The section closes with Ezekiel’s words about the one good shepherd whom God will place over the flock whom we Christians understand to be Jesus. That echo would also have sounded in the ears of Jesus’ listeners and Matthew’s readers.

* * *

This parable is Jesus’ last teaching before his Passion.  Right after this, Matthew tells the terrible story of Jesus’ trial and crucifixion, during which Jesus will be arrested and imprisoned, (I was in prison and you visited me)

stripped naked,  (I was naked and you clothed me)

and he will cry out with thirst before he dies (I was thirsty and you gave me something to drink).

and he will cry out with thirst before he dies. 

It is this One, this One who is unjustly arrested and put on trial, this One who is beaten and stripped, thirsty and crucified, this One who said “I lay down my life for the sheep.”  This One will also judge.

I find one last surprise in this parable.  The surprise is that neither the sheep nor the goats recognize Jesus.  The goats say “When did we see you Lord?  If we had known that was you in prison, you who was hungry, you who was thirsty – of course we would have visited you, fed you, comforted you, if we had only known it was you.” 

But the sheep, the ones who did acts of kindness also say, “When did we see you hungry, Lord?”  Rev. David Buttrick writes, “These people did not see Christ’s face in hungry or thirsty or naked or lonely people.  They emphatically did not visit jails anticipating a Jesus incognito.  All they saw when they spotted a hungry person was a hungry person.” [6]

Buttrick also says, “The charitable people beloved by their Lord were not driven by religious motives and were certainly not pandering for religious reward.  The problem with a piety that sees Christ hidden in every neighbor is that it is detached spiritually and does not focus on actual neighbors.  Our religion must let us see and serve the actual neighbor, warts and all.”[7]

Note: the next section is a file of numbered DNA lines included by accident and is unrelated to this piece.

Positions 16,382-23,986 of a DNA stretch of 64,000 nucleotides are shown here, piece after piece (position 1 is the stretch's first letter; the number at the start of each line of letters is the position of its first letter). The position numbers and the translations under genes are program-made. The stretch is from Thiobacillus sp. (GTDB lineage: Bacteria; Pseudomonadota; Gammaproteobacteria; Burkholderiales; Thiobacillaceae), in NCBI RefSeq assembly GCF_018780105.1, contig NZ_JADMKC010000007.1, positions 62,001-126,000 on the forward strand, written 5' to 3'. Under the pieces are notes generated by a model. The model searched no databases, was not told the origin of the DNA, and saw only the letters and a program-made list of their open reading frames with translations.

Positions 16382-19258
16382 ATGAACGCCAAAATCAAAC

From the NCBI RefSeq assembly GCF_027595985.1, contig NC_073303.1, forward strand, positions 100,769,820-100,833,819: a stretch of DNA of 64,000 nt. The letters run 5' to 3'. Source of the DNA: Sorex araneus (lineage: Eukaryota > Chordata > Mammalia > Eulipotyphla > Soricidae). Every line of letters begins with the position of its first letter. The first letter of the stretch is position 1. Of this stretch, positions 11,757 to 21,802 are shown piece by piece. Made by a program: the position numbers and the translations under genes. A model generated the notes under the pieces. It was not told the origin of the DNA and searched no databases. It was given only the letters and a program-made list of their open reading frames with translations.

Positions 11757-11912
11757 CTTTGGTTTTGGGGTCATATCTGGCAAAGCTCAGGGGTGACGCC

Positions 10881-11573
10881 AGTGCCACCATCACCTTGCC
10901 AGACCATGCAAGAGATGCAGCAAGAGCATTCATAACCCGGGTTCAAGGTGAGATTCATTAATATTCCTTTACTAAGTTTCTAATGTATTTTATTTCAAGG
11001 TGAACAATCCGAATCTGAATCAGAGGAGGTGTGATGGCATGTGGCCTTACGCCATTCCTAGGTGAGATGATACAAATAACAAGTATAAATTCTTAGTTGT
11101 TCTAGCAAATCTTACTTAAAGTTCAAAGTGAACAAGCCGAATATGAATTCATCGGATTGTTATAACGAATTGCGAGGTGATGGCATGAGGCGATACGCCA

This parable is more complicated than we might have thought.  And by now, I might have made it even more confusing.  I have tried to suggest that “the least of these” is Matthew’s way of describing people on mission for Jesus.  So, you might take from that the idea that Christians don’t need to be concerned about serving the lost and the least, the left-out and left behind, but that’s not what I intend to convey at all. 

Jesus’ own ministry was full of these acts of feeding and welcoming and clothing and healing and visiting.  He taught his disciples to perform these manifestations of the reign of God  to counter injustice, to break the yoke of oppression, to usher in shalom.  If the “least of these” are Christian missionaries, they are also performing these actions as commanded by Jesus.

Those of us who attended the CABA meeting yesterday heard a compelling presentation about the Region’s new partnership in Rwanda.  Suzi and Jim Harriff have been going to Rwanda for the last twelve years.  Suzi described for us the situation in Rwanda in 1994.  At that time, Rwanda was considered one of the most Christian nations on the continent, with 90% of the population identifying as Christian.  April 3, 1994 was Easter Sunday.  On that day churches were full all over the country as Christians celebrated the Resurrection.  But by April 7, just four days later, the genocide had begun.